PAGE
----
The Telegraph
Saturday , October 16 , 2010
Since 1st March, 1999
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Knock Out is a lot of style, a little substance and very little sense. A thriller built around a corrupt citizen forced to confess his crimes on national television, held at gunpoint by an anonymous sniper who lectures him on deshbhakti and imaandaari on phone, could have made for an edge-of-the-seat Ashtami morning masala. But a largely incoherent narrative, patchy performances and amateurish execution ensure that the 115 minutes of Knock Out is at best an erratic watch.

Knock Out’s basic premise borrows from the 2002 Colin Farrell-Kiefer Sutherland film Phone Booth, a thriller in which a faceless vigilante holds an unscrupulous publicist to ransom inside a phone booth in downtown New York City. But the demands of the Bolly box-office mean that the booth is in the middle of bustling Bandra and the sniper (Sanjay Dutt) hogs screen space from reel one. His target? Tony Khosla aka Bachchu (Irrfan), an investment banker who helps politician Bapuji (Gulshan Grover) stash his crores in Swiss accounts by day and metamorphoses into a ruthless womaniser by night.

When Bachchu enters a phone booth to crack his next shady deal, the phone starts ringing and the caller at the other end threatens to kill if he doesn’t mend his shady ways. At first rebellious and dismissive, Bachchu is brought down to his knees and has a super-quick change of heart when a couple of bullets whiz past.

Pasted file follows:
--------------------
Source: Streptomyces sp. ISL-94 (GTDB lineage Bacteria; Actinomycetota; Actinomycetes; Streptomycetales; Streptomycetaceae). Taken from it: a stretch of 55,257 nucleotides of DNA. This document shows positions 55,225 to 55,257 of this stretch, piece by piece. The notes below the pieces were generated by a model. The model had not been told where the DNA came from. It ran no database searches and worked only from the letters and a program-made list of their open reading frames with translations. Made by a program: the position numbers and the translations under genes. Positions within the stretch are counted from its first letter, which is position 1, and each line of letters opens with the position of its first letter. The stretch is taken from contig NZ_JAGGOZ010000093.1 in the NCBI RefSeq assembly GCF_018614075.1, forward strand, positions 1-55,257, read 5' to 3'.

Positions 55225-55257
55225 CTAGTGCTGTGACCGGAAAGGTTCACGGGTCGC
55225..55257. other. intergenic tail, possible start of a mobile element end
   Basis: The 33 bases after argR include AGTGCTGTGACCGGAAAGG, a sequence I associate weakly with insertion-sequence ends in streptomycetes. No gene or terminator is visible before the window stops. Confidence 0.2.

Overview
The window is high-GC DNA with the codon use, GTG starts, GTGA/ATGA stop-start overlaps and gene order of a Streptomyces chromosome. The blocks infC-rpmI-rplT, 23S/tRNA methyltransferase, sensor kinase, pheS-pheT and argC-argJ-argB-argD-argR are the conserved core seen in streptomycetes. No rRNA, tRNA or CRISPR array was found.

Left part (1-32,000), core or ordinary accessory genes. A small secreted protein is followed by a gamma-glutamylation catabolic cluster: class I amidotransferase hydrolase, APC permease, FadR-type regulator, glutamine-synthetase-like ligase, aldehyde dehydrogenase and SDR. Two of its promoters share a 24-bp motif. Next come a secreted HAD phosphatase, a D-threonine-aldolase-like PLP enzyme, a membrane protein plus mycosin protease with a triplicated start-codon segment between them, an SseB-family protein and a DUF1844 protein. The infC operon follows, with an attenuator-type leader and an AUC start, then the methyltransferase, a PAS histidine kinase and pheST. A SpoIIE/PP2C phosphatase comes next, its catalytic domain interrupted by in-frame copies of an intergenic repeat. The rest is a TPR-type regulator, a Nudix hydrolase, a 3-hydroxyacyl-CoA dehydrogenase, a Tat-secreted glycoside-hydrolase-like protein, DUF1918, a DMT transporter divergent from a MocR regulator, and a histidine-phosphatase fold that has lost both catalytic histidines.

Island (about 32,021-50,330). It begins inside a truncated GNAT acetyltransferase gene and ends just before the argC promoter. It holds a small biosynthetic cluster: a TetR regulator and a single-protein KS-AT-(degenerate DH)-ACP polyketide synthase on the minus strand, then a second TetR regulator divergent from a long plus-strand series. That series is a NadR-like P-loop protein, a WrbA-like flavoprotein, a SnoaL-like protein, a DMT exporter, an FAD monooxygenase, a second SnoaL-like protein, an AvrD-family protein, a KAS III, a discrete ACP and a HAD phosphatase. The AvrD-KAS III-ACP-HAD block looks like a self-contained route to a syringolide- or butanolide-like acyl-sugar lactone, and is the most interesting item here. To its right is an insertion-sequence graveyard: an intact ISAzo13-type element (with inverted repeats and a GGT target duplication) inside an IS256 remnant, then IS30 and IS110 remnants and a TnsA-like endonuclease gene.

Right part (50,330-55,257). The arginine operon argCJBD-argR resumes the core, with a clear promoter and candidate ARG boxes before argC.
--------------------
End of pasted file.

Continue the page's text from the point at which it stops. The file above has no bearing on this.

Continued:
Knock Out suffers heavily on account of a weak narrative. The first half is gripping in parts with the nervous tension between Irrfan and Dutt playing out well. The cat-and-mouse-game is a throwback to A Wednesday, but to compare Knock Out to the Naseer-Anupam film will be nothing short of blasphemous. Post-interval, Knock Out chokes, with many scenes turning out to be repetitive. Characters pop in and out at random; some sequences turn out to be unintentionally comic.

Add to that loopholes large enough for a Volvo bus to sail through. How do the cops stand by as hopeless bystanders without even quarantining the scene of a hostage drama? How does the sniper pack all that equipment weighing tonnes in a matter of minutes into a small skybag? Where in India does a public phone booth have a bottom pane made of bullet-proof material? How do RBI officials sit and count through Rs 500 crore right in the middle of a busy Mumbai street?

The performances are as inconsistent as the film. Saddled with a sketchily-written character, Irrfan — with a visible Johnny Depp hangover — shouts and screams through the film, but fails to make an impact. Yes, you do smile when he does a near-striptease to Zara zara touch me inside the phone booth, but that’s just about it. The accent seems to be getting weirder with every film as Kangana Ranaut — dressed in tube dress and six-inch stilletos while in the field of duty as a TV reporter — toils through her role. Sushant Singh and Apoorva Lakhia (yes, the Shootout At Lokhandwala director puts in a cameo; don’t ask us why) give each other stiff competition in the deadpan-expression category. In the end, it is only the dependable Dutt who manages to salvage Knock Out to an extent. But then, even he is saddled with dialogues like: “Jab maut aankhon ke saamne hoti hai toh achhe achho ki Gateway of India ho jaati hai” and “Dil left mein hota hai par hamesha right hota hai!”

Knocked out? We hope not.

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